U.S. chipmaker Broadcom (AVGO.O) will invest in a European Union-funded program to develop a semiconductor industry in Spain, Chief Executive Charlie Kawwas said late on Thursday. “Excited to announce our decision to invest in Spain’s semiconductor ecosystem under their semiconductor support program,” Kawwas said on his Twitter account. The project in which Broadcom would be involved could be worth $1 billion, the Spanish economy ministry said in an emailed statement. The ministry added that the program included building large-scale back-end semiconductor facilities unique in Europe but did not specify a location.
The initiative is part of the EU’s efforts to strengthen its chipmaking capabilities and reduce its reliance on U.S. and Asian supply chains, triggered by a global shortage of the necessary raw material. Increasing chip production in the European Union also helps to reduce dependence on third parties for geopolitical influence over the technology. It could help protect the EU from disruptions caused by natural disasters or other events.
To this end, the EU has established a ‘Chip Law’ or ‘Chips Act’ to stimulate investment in its chip sector and encourage companies in the value chain to collaborate and develop their activities together. The act also provides a fast track to aid for ‘first of a kind’ facilities that contribute to the security and resilience of the EU’s internal semiconductor supply. This includes semiconductor manufacturing plants and equipment and innovative high-density chip packaging, assembly, and integration centers.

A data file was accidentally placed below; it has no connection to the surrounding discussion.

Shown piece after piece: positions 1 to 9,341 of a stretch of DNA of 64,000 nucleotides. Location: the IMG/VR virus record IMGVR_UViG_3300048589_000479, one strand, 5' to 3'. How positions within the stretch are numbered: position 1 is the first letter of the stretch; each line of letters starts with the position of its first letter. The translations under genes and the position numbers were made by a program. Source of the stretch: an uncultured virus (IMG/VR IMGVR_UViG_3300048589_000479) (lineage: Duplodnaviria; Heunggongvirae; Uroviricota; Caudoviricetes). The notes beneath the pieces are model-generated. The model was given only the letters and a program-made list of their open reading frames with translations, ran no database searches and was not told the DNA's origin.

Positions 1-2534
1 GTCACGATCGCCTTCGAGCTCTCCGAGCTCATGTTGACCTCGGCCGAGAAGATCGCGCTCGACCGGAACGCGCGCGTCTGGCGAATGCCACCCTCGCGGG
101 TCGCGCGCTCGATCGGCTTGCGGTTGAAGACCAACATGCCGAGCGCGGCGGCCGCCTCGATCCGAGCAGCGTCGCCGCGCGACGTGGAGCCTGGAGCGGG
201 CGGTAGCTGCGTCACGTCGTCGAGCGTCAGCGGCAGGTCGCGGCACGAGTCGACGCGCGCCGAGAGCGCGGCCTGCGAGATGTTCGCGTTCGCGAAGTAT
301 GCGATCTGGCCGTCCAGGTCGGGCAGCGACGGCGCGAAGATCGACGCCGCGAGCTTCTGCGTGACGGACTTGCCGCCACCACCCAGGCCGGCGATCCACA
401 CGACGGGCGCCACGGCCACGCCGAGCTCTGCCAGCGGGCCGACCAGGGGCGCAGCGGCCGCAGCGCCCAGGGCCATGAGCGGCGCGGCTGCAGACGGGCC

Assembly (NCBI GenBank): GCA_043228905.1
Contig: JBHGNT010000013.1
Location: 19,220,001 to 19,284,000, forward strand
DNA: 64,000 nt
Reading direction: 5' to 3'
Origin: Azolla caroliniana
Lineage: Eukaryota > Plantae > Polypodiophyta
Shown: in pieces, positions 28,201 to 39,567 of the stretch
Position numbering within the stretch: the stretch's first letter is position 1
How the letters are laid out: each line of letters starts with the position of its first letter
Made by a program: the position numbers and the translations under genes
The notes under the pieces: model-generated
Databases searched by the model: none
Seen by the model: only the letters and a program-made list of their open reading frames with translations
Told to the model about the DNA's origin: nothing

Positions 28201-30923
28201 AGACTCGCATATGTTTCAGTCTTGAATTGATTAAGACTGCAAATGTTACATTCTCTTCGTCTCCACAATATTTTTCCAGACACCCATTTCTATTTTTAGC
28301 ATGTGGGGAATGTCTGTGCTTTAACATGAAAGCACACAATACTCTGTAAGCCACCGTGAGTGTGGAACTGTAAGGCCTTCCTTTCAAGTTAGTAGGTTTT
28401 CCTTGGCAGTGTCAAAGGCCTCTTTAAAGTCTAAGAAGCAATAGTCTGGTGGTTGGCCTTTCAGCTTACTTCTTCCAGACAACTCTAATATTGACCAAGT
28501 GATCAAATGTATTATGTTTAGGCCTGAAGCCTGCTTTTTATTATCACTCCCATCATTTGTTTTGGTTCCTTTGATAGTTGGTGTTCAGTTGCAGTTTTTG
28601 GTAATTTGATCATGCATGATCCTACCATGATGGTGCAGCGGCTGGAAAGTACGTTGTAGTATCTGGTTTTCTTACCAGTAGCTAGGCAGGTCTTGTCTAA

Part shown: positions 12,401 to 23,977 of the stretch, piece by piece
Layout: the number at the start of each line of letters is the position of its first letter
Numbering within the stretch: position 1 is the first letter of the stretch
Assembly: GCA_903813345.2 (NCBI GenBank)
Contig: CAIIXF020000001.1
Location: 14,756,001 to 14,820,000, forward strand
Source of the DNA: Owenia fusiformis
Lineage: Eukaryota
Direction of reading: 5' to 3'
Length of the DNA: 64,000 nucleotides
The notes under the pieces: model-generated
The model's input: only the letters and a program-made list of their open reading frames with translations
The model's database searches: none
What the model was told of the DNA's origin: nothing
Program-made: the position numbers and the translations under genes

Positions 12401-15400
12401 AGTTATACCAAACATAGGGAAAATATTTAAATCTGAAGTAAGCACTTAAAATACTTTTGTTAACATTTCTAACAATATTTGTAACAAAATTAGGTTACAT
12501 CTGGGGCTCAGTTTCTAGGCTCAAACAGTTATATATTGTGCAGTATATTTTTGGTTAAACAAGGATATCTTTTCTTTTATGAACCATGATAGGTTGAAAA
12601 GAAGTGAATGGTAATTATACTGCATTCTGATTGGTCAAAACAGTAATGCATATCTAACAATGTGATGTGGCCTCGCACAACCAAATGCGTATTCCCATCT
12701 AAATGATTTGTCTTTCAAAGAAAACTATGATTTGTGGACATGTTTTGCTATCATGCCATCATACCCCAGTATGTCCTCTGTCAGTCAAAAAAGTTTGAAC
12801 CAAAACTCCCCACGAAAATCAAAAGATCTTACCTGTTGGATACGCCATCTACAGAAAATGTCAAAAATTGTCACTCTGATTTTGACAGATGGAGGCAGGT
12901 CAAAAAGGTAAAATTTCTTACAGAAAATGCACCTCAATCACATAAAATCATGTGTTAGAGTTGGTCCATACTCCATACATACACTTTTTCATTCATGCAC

It has also provided funding for several projects, including research and development in advanced transistors, memory, and nanotechnology, and for developing new manufacturing techniques. These are expected to be critical for developing electronic systems and components.
PERTE Chip, Spain’s version of the European initiative, is intended to boost design capability and accelerate innovation by establishing a network of competence centers. It also aims to improve market conditions to foster a more active role in the global ecosystem.
In the longer term, however, the success of this effort depends on more than just access to public funds. A proper industrial policy that is targeted at the highest end of the value chain needs to be designed. Heavy subsidies to build capacity should be avoided, as this is expensive and less useful than increasing Europe’s role in the sector by investing in R&D.
The upcoming parliamentary elections will be the first test of whether the EU can develop and implement such a policy without being overshadowed by other concerns such as the euro crisis, Brexit, or immigration. The results will also reveal how serious the EU is about addressing its shortcomings in terms of industrial strategy and how well it can deliver on its objectives for increased self-sufficiency in a crucial sector such as chip production. The stakes are high for both the EU and its Member States. The EU needs to do more to ensure it is not vulnerable to external supply chain disruptions and political interference.